The "true" size of the real line, $\mathbb{R}$, has been the subject of Hilbert's first problem. Due to the Goedel and Cohen's work on the inner and outer models of $\text{ZFC}$, it turned out to be undecidable based on the current set of the axioms of mathematics.

However, as Woodin stated in a panel discussion, this independence result may indicate that there are some missing mathematical principles that need to be discovered and added to $\text{ZFC}$ in order to give us enough mathematical tool to settle the question of the true size of the continuum in the "correct" way. So in some sense, Hilbert's first problem is still open and the search for an answer to the question of determining the true size of the set of real numbers is still ongoing.

It is worth mentioning that amongst various transfinite values that $|\mathbb{R}|$ can take up to consistency, set theorists have isolated one particularly special one, namely $\aleph_2$, as the most likely value of the continuum.

It is often said that both Goedel and Cohen favored $\aleph_2$ as the "true" size of the continuum as well but I have seen no direct reference to any original quote of them concerning this. In the case of Cohen, who had a strong background in analysis (mostly related to the Littlewood Conjcture), it is particularly important to know whether his choice of $\aleph_2$ (if real) was based on some possibly deep understanding of the mathematical machinery in analysis or not.

Question 1. What are references to some original works/interviews of Goedel and Cohen in which they clearly expressed their opinion about the true size of the continuum? What were their reasons to believe in such a specific value for $|\mathbb{R}|$?

Though, the story of considering $|\mathbb{R}|=\aleph_2$ goes far beyond mere speculations of Goedel and Cohen. There are actually some mathematical theorems which could be interpreted as a justification for such an assumption.

For instance, Woodin's $\Omega$-logic argument in favor of $2^{\aleph_0}=\aleph_2$ initially convinced him to believe that $\aleph_2$ is the true value of continuum, however, later he changed his mind in favor of the Ultimate $L$ principle which implies $2^{\aleph_0}=\aleph_1$. Also, some forcing axioms such as PFA and Martin's Maximum (which successfully settle many independent statements of ordinary mathematics) directly imply the value $\aleph_2$ for the continuum. Here the following natural question arises:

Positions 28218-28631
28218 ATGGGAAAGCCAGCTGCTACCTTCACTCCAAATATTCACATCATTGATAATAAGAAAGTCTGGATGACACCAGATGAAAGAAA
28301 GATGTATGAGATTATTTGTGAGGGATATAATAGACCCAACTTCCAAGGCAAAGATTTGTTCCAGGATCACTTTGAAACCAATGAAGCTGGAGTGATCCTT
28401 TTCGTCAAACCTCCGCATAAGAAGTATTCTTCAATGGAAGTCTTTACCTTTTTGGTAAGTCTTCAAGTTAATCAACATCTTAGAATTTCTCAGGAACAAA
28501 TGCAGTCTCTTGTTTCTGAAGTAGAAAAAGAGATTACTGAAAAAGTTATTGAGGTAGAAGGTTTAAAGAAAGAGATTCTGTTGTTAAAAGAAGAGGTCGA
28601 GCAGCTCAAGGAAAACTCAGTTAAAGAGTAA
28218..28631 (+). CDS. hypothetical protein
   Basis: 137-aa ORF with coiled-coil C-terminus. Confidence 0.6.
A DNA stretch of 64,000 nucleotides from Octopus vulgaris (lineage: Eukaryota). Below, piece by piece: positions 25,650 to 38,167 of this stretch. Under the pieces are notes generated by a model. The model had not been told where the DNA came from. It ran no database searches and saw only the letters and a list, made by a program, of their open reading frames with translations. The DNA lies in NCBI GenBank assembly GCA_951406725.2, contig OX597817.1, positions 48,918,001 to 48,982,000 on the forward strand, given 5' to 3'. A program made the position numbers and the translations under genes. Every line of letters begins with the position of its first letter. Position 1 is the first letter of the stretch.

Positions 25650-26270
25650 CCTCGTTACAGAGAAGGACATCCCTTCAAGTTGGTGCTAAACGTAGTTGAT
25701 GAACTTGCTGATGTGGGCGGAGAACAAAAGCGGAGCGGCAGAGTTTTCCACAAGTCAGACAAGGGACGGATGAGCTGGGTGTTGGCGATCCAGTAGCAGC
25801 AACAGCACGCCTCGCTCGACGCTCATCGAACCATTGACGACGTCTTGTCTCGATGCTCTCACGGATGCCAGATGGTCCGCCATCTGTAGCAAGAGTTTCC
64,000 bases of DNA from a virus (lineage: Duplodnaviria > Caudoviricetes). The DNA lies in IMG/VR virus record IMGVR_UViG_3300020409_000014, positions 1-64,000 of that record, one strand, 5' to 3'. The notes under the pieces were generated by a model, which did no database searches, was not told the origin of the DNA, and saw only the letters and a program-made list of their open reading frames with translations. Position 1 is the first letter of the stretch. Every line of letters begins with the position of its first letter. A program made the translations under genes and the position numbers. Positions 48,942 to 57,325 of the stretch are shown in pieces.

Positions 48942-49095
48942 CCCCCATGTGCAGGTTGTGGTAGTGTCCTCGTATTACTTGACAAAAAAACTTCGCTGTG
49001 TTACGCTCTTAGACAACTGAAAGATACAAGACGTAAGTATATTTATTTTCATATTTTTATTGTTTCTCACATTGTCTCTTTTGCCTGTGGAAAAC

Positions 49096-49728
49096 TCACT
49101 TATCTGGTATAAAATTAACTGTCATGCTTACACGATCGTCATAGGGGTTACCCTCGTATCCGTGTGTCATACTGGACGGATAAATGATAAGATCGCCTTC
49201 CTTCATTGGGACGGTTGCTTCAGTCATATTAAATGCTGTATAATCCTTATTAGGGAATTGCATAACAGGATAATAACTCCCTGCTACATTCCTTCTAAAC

Question 2. What are some other examples of mathematical evidence backing $|\mathbb{R}|=\aleph_2$? Maybe some machinery in certain parts of mathematics which work more smoothly if one assumes $2^{\aleph_0}=\aleph_2$ rather than $\aleph_1$ or any other cardinal $\geq\aleph_3$? Maybe some mathematical objects (including the real line itself) start to behave "nicely" or demonstrate some "regularity properties" if the continuum is exactly $\aleph_2$?

Please provide references to the results (and quotes from mathematicians) if there is any. Evidence from mathematical disciplines other than set theory are especially welcome.

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    $\begingroup$ Re: Woodin changing his mind, I believe Sargsyan's thesis showed that there was a serious flaw in that approach; maybe someone familiar with inner model theory can comment (or correct me)? Incidentally, my recollection is that Cohen said quite the opposite: that he tended towards the continuum being quite large, e.g. above the first weakly inaccessible. And re: question 2, strong forcing axioms imply $2^{\aleph_0}=\aleph_2$ and give nice properties of the continuum. $\endgroup$ Commented Jul 30, 2018 at 0:03